Competitive Tendering and Bidding
The public sector in the UK has been under considerable government pressure in the last ten years to become more efficient and to hive off some of its activities to private industry. In particular the Conservative governments of the 1980s committed themselves to contracting out public sector functions wherever possible. There were three major pushes for this. In 1980, the pressure for contracting out came from a demand to cut the numbers employed by the public sector. Thus local authority direct labour organisations were forced to compete with private firms for construction and maintenance work. In the mid-1980s the need for value for money led to more services being allocated by contract tendering. These included refuse collection and catering and cleaning in schools and hospital catering, cleaning and laundry services. In the defence industry, refitting of warships as well as catering, cleaning and guarding of installations were put out to tender as opposed to being done in-house or by negotiated contracts. Third, the Local Government Act 1988 required that from 1 August 1989 local authorities had to put contracts out to tender for six different types of work, including cleaning services and school catering. This has led to a major reorganisation of council services into quasi-companies — Direct Service Organisations — that can then bid for such contracts.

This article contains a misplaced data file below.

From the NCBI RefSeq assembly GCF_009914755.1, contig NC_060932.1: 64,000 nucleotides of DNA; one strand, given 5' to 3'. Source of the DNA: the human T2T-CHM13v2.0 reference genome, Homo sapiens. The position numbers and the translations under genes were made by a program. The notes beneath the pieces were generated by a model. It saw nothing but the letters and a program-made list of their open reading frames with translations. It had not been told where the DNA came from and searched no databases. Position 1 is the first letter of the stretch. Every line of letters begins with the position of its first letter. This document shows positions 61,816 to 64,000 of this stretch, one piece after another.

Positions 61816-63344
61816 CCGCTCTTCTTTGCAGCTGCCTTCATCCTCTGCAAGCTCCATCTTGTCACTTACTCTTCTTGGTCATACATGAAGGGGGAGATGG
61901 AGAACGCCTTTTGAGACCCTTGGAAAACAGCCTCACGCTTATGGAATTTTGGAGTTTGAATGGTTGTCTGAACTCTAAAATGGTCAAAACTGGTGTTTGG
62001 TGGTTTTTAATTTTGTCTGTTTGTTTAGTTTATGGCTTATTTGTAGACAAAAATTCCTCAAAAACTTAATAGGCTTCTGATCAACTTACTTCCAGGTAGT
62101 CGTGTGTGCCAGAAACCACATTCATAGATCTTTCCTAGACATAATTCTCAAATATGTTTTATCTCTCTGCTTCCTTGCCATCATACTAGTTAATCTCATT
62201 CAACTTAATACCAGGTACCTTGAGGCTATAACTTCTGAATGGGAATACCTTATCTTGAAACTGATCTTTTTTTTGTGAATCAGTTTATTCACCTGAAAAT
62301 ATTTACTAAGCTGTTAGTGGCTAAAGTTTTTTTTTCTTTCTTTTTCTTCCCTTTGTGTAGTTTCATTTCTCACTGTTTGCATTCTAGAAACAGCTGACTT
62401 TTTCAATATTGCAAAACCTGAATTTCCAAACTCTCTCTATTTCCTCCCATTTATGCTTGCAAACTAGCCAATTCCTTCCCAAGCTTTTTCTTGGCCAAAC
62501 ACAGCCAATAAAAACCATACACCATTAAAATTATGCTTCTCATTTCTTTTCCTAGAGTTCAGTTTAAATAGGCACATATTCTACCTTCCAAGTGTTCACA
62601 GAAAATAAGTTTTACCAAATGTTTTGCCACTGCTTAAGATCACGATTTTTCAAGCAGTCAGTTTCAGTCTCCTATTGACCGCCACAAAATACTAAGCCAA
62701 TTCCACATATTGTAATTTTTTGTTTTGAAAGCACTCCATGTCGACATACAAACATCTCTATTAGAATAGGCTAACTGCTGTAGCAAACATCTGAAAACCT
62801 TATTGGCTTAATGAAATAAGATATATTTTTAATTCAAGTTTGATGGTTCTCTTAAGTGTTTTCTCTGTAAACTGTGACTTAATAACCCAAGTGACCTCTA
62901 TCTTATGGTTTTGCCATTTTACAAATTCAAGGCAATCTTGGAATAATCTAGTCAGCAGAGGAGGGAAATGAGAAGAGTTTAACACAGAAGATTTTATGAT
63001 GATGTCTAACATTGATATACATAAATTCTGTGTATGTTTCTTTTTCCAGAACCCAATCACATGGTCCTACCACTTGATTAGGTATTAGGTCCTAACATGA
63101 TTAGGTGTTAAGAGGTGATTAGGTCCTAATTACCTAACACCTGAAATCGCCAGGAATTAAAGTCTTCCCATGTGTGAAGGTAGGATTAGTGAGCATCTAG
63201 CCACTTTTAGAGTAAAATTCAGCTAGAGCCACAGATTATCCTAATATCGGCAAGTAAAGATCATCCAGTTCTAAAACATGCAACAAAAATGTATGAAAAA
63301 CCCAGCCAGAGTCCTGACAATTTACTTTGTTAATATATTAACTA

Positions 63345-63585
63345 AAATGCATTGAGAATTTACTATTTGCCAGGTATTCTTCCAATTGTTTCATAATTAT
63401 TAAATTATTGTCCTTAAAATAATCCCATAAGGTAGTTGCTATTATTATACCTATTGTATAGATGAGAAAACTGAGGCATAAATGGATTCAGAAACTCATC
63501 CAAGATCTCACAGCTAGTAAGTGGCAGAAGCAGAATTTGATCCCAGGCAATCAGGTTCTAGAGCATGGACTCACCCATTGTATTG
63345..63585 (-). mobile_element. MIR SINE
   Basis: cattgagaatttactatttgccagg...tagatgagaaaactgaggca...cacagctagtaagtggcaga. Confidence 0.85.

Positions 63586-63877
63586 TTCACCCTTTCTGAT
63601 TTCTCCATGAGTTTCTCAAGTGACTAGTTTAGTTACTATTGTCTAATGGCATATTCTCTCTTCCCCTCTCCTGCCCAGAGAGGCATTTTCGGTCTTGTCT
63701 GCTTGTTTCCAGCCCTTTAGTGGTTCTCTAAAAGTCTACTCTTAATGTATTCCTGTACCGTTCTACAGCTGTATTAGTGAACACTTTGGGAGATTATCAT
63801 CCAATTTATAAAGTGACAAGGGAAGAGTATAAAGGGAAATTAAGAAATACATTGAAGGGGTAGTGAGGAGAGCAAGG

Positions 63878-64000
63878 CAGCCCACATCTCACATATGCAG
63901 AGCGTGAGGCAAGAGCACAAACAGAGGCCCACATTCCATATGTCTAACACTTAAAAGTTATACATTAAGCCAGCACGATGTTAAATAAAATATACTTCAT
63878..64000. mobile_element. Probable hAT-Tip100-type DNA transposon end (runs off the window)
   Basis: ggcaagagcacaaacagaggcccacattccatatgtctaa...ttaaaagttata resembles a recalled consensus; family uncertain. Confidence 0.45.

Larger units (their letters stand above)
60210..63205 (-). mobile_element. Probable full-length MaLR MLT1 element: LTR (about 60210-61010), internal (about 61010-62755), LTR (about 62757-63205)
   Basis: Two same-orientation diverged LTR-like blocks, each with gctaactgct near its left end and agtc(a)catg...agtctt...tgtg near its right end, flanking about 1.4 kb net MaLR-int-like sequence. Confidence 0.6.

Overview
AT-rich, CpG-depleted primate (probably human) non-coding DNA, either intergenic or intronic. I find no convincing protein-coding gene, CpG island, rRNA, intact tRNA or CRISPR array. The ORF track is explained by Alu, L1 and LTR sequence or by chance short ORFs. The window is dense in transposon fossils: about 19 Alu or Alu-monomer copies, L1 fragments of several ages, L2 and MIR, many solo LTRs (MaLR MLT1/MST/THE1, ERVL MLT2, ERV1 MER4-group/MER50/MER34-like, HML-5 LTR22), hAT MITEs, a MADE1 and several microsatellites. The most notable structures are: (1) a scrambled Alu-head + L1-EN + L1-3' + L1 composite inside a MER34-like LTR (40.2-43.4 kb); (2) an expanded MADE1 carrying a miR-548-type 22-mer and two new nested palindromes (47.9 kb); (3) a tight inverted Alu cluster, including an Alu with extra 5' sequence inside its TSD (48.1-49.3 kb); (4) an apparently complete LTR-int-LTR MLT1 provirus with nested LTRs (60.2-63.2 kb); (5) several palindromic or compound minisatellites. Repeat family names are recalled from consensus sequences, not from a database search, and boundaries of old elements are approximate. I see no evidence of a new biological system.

KeywordsBidding Strategy Functional Perspective Bidding Process English Auction Final Price
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